Faster persistent data structures through hashing
The most commonly used map (dictionary) data types in Haskell are implemented using some kind of binary tree, typically a size balanced tree or a Patricia tree. While binary trees provide good asymptotic performance, their real world performance is not stellar, especially when used with keys which are expensive to compare, such as strings.
In this talk I will describe a new map data type that uses a recently developed data structure, a hash array mapped trie, to achieve better real world performance. I will describe the design and implementation of this new data structure, improvements made to GHC to improve its performance, benchmark results, and finally conclude with a discussion on compiler improvements that could further improve the performance of this data type.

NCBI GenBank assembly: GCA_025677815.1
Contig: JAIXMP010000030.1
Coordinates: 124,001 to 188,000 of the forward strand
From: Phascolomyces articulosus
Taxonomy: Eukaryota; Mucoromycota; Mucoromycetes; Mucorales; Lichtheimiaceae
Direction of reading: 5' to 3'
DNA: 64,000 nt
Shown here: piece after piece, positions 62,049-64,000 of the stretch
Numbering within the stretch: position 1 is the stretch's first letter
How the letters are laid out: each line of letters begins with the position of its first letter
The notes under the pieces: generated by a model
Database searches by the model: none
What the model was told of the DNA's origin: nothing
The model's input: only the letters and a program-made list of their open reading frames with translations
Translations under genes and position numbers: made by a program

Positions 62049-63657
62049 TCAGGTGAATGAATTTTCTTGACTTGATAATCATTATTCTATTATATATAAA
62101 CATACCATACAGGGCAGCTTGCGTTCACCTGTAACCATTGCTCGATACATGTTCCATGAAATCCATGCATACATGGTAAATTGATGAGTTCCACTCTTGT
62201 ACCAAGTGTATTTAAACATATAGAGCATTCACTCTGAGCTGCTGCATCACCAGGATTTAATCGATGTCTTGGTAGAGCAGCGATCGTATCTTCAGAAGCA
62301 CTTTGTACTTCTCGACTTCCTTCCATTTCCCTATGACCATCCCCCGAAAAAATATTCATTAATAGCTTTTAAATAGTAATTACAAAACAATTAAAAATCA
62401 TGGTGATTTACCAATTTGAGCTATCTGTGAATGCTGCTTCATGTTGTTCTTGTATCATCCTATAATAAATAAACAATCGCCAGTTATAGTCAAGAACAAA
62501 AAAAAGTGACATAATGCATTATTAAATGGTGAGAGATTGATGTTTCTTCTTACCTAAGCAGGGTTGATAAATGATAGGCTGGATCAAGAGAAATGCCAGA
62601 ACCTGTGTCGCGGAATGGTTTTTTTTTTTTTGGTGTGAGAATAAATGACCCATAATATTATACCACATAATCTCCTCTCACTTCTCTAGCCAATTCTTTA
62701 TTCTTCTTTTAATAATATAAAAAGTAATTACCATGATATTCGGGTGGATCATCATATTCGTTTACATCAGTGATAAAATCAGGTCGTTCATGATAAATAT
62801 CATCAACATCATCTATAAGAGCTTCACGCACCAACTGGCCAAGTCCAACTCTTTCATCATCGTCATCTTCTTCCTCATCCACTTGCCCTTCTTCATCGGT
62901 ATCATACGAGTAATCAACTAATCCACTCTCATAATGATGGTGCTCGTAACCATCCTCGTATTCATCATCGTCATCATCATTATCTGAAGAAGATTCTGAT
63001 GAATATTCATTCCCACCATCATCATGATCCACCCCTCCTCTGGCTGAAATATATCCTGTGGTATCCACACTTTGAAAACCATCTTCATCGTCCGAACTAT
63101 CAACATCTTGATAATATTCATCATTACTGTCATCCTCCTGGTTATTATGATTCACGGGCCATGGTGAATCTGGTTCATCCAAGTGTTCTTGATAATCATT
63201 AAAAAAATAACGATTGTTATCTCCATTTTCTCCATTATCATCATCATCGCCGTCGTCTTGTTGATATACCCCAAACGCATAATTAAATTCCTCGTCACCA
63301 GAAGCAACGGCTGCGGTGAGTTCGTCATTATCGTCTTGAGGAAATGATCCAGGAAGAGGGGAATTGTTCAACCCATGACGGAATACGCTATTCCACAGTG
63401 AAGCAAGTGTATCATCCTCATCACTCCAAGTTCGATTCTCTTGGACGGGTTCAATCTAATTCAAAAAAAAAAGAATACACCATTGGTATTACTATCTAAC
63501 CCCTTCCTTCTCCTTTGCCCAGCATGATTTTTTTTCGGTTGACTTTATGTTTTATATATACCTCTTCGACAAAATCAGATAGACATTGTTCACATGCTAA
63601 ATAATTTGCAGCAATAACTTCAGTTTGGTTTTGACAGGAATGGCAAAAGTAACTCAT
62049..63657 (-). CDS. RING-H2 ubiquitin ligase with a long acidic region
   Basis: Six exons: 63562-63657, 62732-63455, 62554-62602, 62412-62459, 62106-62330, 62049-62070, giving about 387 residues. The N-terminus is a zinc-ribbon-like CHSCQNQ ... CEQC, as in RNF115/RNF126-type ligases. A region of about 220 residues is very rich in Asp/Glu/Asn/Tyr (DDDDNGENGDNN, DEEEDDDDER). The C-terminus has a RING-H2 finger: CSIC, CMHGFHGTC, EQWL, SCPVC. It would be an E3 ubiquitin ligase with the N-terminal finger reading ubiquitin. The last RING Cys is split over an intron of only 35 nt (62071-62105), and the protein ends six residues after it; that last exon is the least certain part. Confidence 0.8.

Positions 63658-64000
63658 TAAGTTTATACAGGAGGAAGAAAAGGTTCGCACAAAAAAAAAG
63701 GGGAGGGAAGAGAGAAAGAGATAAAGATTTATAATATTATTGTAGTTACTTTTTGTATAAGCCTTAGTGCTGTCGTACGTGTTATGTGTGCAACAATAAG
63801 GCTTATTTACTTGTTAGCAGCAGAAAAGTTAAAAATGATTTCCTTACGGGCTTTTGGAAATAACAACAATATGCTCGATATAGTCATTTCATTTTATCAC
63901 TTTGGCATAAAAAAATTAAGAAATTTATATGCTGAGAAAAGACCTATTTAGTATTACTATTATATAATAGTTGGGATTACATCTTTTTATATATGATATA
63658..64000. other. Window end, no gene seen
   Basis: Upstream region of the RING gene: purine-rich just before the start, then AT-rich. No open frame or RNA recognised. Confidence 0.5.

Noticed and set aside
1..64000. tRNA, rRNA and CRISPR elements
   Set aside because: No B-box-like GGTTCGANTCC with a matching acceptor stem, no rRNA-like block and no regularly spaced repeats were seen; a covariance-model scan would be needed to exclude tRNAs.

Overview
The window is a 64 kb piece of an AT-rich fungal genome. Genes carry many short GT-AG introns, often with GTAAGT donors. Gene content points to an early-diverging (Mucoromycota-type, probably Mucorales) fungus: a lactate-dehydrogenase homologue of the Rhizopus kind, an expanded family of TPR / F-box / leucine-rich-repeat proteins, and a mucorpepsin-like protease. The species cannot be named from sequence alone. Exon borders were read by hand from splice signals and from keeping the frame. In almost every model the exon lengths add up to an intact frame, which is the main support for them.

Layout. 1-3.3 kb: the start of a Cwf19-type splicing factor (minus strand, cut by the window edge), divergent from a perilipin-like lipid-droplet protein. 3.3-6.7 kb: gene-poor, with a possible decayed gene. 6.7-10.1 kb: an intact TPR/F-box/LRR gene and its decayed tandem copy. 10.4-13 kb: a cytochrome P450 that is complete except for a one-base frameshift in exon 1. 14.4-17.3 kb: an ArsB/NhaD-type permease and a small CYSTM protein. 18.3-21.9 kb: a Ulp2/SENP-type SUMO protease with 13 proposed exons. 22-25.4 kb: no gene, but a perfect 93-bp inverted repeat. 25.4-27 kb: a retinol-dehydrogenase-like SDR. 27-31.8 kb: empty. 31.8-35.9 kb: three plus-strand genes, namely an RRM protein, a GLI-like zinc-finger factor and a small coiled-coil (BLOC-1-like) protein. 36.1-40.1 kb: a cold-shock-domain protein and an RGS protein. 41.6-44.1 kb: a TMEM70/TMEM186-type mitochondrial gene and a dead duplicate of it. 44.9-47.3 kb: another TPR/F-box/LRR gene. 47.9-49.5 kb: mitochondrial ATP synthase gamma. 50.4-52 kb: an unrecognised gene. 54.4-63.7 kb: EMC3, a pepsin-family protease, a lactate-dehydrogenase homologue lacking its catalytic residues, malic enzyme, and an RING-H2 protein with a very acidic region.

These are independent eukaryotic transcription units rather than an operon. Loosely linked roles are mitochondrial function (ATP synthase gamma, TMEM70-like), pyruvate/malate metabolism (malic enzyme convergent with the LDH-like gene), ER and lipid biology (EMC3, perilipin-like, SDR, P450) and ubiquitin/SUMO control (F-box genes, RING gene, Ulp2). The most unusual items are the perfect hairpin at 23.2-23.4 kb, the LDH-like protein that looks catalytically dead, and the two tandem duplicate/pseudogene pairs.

I've given a version of this talk before at Galois, but I've made some progress since: at the Galois talk I described that while HAMTs have great lookup performance, there insert performance wasn't the greatest (slightly slower than Data.Map). I've now addressed this problem and my HAMT implementation is not only faster than Data.Map but also faster than Data.IntMap, the main contender for insert performance. The lookup performance is still 3x better than Data.IntMap.
I also plan to spend a few minutes talking about ideas on how we could improve unboxing/memory representation in GHC to better support this kind of data structures.